Dodge Charger R/T lthough 1:43 scale is usually regarded as the ideal collecting scale, the American market has shied away from it, preferring 1:24/25 and 1:64 scales. However, Greenlight has bucked the trend and produced quite a selection of
respectively, but it kept Chrysler’s Australian production lines working OK, until the success of the Valiant sixes signalled the end of the line for the Royal and its Plainsman wagon and Wayfarer ute siblings.
It was a vehicle of mixed parentage but not really a mongrel, as all the ingredients came from within the Chrysler operation — parts were borrowed from Dodge, Plymouth, and De Soto, some pre-existing in the Australian arm of Chrysler, but other stuff came from the States, and the V8 Fury motor fitted to some cars was, it seems, from Canada, while a few six-cylinder engines came in from Chrysler’s UK plant.
The project was started in the mid ’50s to give Chrysler some newerlooking cars to match GM’S and Ford’s offerings, as its own models were looking a bit old hat by now. There wasn’t much of a budget available either, which explains much of the use of Chrysler’s pre-existing worldwide parts bin, but the end result was quite an imposing car, with a solid presence on the road and a sturdy feel to the vehicle.
It was well fitted-out inside, came with power steering and power brakes, and the Chrysler carved itself a niche in government, police, and corporate car fleets as transport for those who felt they needed to reflect some authority via use of an impressive vehicle. The car didn’t come cheap at around or over the £2K mark, but it was strong and reliable, and better-off farmers were frequent purchasers, as the Royal could handle rough road conditions and cover big distances at speed and in comfort.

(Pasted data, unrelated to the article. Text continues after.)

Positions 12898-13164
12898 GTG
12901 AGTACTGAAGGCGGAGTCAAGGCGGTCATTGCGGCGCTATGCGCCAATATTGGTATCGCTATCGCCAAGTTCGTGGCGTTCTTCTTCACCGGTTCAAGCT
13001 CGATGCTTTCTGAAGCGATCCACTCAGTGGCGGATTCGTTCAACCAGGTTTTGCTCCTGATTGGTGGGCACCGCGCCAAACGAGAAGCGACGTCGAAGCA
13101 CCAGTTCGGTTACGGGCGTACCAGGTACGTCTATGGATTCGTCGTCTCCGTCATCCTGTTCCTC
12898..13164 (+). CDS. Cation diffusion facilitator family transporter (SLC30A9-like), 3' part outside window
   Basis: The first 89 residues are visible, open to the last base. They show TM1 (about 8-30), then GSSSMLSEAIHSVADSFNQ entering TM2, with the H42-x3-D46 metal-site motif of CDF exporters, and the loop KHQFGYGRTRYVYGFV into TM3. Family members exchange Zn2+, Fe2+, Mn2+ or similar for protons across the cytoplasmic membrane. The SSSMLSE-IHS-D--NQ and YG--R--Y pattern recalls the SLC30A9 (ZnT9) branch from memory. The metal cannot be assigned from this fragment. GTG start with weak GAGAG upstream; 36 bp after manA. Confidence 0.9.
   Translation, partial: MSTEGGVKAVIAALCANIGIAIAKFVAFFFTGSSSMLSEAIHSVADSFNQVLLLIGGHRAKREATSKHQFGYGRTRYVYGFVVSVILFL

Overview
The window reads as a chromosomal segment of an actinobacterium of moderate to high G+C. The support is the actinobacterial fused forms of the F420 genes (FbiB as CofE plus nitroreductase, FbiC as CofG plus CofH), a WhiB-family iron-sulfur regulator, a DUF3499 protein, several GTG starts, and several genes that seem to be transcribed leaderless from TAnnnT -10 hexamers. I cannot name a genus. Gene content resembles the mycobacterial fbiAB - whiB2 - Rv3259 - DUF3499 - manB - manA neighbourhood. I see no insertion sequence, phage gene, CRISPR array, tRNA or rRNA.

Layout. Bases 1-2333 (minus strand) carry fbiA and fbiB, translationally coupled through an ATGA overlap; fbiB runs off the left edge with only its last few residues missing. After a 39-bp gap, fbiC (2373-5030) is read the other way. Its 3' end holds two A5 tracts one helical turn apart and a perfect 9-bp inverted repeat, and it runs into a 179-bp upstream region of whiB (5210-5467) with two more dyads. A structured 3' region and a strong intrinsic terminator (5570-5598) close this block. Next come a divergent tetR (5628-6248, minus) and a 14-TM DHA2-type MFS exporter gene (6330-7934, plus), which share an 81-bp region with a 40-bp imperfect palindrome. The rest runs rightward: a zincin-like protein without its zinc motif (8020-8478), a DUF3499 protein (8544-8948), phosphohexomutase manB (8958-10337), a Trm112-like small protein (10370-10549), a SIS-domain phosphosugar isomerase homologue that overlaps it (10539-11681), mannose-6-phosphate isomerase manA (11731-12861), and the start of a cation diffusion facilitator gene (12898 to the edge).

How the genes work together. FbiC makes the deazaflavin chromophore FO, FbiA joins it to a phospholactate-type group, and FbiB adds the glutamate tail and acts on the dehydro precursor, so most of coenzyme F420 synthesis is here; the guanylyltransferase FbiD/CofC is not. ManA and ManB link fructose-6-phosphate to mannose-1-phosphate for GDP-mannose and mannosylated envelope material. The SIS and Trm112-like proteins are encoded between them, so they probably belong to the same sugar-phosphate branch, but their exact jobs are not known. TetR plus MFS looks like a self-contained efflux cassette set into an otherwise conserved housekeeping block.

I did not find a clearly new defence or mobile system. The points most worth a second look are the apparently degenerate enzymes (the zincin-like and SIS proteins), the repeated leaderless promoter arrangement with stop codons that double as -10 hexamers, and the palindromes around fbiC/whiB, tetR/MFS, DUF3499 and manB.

The first cars made were powered by side-valve six-cylinder motors, an 87kw, 3.8-litre (117bhp, 230ci) with manual gearbox, and a 4.1-litre (250.6ci) with the two-speed auto, but before long the Royal became available with the 5.1-litre (313ci) Fury V8 engine. With 164kw (220 gross bhp), and 440Nm of torque at 2800rpm, this was amply strong enough to power the big 1588kg Royal body along in fine style, with power to spare to drive through an automatic transmission, initially a Powerflite two-speed, but the highly regarded Torqueflite three-speed auto was introduced later on the AP3. The
Q: At what race meeting did Joe Chamberlain make his Kiwi debut in the Camaro — and at what race meeting did the Camaro make its first appearance following a full restoration?
A: 1970 Bay Park International New Year Meeting